Each of the brain's hemispheres contains a caudate nucleus, and both are located centrally and near the basal ganglia. They are also situated near the thalamus, which is deep in the brain, close to the midbrain. Each nucleus features a wide head that tapers into a body and a thin tail. As a whole, each nuclei is curved and often resembles the letter "C" in shape.
The caudate nucleus plays a vital role in how the brain learns, specifically the storing and processing of memories. It works as a feedback processor, which means it uses information from past experiences to influence future actions and decisions. This is important to the development and use of language. Specifically, communication skills are thought to be controlled mostly by the left caudate and the thalamus.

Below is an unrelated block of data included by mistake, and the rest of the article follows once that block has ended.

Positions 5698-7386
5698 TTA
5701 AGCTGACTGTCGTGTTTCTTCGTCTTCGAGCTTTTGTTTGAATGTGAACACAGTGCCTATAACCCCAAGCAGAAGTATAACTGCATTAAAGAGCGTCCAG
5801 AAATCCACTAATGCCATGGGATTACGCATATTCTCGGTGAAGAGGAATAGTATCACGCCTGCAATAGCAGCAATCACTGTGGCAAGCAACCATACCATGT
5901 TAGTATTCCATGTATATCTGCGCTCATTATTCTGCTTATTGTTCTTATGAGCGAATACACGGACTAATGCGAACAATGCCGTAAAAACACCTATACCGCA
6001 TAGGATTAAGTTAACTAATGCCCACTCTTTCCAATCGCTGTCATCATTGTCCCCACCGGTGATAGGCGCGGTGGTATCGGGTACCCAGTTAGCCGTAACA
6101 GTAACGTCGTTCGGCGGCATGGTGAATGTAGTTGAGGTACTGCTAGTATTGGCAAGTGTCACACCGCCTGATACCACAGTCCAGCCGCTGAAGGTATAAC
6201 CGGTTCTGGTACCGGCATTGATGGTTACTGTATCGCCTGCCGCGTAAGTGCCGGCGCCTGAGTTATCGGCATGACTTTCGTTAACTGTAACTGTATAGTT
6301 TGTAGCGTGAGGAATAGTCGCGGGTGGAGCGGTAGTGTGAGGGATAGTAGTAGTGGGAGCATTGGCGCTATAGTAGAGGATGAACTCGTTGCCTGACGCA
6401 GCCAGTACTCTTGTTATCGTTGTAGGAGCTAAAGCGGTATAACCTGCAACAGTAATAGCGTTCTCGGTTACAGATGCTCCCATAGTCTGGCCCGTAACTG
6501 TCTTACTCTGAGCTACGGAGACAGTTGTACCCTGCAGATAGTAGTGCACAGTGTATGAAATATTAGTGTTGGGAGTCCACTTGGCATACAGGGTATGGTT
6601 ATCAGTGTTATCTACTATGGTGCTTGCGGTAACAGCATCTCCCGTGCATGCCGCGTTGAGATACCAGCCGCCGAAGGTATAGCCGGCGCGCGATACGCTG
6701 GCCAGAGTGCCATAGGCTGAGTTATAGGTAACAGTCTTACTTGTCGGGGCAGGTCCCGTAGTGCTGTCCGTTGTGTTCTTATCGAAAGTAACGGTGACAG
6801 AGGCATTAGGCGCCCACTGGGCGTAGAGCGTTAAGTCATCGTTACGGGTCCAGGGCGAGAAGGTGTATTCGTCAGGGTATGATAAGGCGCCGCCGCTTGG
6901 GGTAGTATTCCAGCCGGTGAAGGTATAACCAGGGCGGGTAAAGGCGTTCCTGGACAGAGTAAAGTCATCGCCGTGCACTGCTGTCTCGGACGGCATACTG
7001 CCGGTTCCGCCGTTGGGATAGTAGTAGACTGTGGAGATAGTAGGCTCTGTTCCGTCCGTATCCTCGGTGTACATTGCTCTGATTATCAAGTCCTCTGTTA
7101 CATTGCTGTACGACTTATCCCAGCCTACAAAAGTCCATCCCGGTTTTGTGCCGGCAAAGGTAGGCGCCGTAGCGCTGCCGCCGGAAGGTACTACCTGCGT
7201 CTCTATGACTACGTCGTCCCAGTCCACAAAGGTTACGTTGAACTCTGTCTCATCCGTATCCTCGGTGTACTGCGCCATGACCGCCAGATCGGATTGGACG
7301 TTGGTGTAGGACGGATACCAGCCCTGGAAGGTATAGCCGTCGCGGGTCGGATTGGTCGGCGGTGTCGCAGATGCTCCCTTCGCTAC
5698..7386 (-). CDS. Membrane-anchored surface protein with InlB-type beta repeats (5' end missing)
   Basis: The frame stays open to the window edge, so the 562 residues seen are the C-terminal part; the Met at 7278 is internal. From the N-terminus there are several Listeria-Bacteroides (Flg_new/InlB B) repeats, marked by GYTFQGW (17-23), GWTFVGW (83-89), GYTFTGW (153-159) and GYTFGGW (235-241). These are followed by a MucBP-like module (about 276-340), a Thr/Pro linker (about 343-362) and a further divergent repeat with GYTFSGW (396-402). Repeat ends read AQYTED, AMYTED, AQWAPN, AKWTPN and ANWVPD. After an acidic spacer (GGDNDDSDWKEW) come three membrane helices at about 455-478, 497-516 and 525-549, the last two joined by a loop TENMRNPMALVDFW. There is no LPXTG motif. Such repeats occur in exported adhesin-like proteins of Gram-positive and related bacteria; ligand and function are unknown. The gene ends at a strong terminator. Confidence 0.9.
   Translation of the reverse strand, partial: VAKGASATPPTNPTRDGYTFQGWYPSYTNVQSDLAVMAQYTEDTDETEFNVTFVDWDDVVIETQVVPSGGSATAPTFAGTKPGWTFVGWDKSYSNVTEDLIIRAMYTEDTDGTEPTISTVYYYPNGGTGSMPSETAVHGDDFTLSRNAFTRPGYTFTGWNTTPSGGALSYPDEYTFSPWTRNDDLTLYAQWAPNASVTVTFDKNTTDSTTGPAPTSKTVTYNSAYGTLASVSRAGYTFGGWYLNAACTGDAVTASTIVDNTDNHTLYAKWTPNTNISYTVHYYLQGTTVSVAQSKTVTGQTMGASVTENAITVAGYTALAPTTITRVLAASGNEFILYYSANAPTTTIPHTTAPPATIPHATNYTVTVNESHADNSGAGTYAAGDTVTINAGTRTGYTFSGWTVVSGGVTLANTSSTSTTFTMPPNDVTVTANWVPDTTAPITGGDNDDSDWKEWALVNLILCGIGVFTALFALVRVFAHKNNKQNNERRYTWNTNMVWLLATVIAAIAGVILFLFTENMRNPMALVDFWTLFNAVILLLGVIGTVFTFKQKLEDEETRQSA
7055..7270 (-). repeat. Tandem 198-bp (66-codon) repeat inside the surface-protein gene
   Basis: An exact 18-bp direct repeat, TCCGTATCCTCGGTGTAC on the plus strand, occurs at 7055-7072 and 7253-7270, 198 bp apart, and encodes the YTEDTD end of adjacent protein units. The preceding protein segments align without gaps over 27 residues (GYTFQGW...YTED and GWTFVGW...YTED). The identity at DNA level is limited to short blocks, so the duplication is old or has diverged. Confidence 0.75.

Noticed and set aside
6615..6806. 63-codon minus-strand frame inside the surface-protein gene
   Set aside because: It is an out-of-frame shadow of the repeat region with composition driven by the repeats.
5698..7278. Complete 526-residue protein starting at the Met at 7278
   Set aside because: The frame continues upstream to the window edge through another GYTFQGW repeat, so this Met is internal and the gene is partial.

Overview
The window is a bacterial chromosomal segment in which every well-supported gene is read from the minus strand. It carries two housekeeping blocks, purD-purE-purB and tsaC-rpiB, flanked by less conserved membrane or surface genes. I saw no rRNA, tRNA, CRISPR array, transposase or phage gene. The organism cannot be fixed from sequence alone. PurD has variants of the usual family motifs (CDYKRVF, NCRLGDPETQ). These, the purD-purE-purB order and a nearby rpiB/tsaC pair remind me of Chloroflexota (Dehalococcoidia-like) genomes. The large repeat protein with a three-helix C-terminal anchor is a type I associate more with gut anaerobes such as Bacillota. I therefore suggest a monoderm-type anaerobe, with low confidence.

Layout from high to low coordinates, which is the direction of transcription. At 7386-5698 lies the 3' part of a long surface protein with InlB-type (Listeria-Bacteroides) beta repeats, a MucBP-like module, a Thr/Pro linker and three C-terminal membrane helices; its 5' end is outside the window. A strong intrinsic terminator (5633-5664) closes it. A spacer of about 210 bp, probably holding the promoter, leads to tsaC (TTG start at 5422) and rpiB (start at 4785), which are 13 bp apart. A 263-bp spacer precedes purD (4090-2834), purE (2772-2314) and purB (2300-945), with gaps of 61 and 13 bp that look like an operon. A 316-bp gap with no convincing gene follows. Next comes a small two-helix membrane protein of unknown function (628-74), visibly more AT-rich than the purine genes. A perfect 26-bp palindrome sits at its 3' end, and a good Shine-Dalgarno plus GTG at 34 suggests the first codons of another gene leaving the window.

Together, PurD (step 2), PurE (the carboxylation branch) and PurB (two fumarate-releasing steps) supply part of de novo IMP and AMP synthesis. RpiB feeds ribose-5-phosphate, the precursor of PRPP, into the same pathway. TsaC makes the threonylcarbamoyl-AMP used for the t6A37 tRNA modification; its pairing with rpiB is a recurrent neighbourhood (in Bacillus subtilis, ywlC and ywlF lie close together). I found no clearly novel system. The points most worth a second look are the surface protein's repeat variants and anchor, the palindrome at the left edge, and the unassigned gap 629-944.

Some brain specialists suspect the nucleus may play a role in the development of obsessive compulsive disorder (OCD). If this is true, it likely occurs because the nucleus is unable to control the transmission of worrying and concerning impulses between the thalamus and the orbitofrontal cortex, which alters the impact of this information on actions and decisions.